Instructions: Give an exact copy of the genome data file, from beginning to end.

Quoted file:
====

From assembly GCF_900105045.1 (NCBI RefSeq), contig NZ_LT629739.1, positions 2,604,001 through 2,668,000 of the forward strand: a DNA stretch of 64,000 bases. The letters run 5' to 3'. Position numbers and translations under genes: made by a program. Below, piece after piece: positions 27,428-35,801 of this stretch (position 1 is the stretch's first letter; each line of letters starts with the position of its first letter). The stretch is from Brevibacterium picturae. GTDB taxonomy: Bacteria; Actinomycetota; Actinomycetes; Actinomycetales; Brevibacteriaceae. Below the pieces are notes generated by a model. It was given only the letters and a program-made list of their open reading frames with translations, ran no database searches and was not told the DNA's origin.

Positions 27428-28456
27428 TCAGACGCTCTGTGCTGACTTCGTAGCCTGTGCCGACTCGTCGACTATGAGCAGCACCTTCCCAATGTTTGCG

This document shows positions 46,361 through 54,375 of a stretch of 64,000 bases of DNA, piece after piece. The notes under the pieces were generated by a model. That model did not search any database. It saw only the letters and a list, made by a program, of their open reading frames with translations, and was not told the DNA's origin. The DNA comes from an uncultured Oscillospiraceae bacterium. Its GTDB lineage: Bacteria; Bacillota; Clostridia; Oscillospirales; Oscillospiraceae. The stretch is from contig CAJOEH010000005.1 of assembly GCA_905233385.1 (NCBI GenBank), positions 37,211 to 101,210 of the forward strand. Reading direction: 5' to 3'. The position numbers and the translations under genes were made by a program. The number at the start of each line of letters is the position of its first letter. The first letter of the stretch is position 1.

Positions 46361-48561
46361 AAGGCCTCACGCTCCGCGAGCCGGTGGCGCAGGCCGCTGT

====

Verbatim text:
From assembly GCF_900105045.1 (NCBI RefSeq), contig NZ_LT629739.1, positions 2,604,001 through 2,668,000 of the forward strand: a DNA stretch of 64,000 bases. The letters run 5' to 3'. Position numbers and translations under genes: made by a program. Below, piece after piece: positions 27,428-35,801 of this stretch (position 1 is the stretch's first letter; each line of letters starts with the position of its first letter). The stretch is from Brevibacterium picturae. GTDB taxonomy: Bacteria; Actinomycetota; Actinomycetes; Actinomycetales; Brevibacteriaceae. Below the pieces are notes generated by a model. It was given only the letters and a program-made list of their open reading frames with translations, ran no database searches and was not told the DNA's origin.

Positions 27428-28456
27428 TCAGACGCTCTGTGCTGACTTCGTAGCCTGTGCCGACTCGTCGACTATGAGCAGCACCTTCCCAATGTTTGCG

This document shows positions 46,361 through 54,375 of a stretch of 64,000 bases of DNA, piece after piece. The notes under the pieces were generated by a model. That model did not search any database. It saw only the letters and a list, made by a program, of their open reading frames with translations, and was not told the DNA's origin. The DNA comes from an uncultured Oscillospiraceae bacterium. Its GTDB lineage: Bacteria; Bacillota; Clostridia; Oscillospirales; Oscillospiraceae. The stretch is from contig CAJOEH010000005.1 of assembly GCA_905233385.1 (NCBI GenBank), positions 37,211 to 101,210 of the forward strand. Reading direction: 5' to 3'. The position numbers and the translations under genes were made by a program. The number at the start of each line of letters is the position of its first letter. The first letter of the stretch is position 1.

Positions 46361-48561
46361 AAGGCCTCACGCTCCGCGAGCCGGTGGCGCAGGCCGCTGT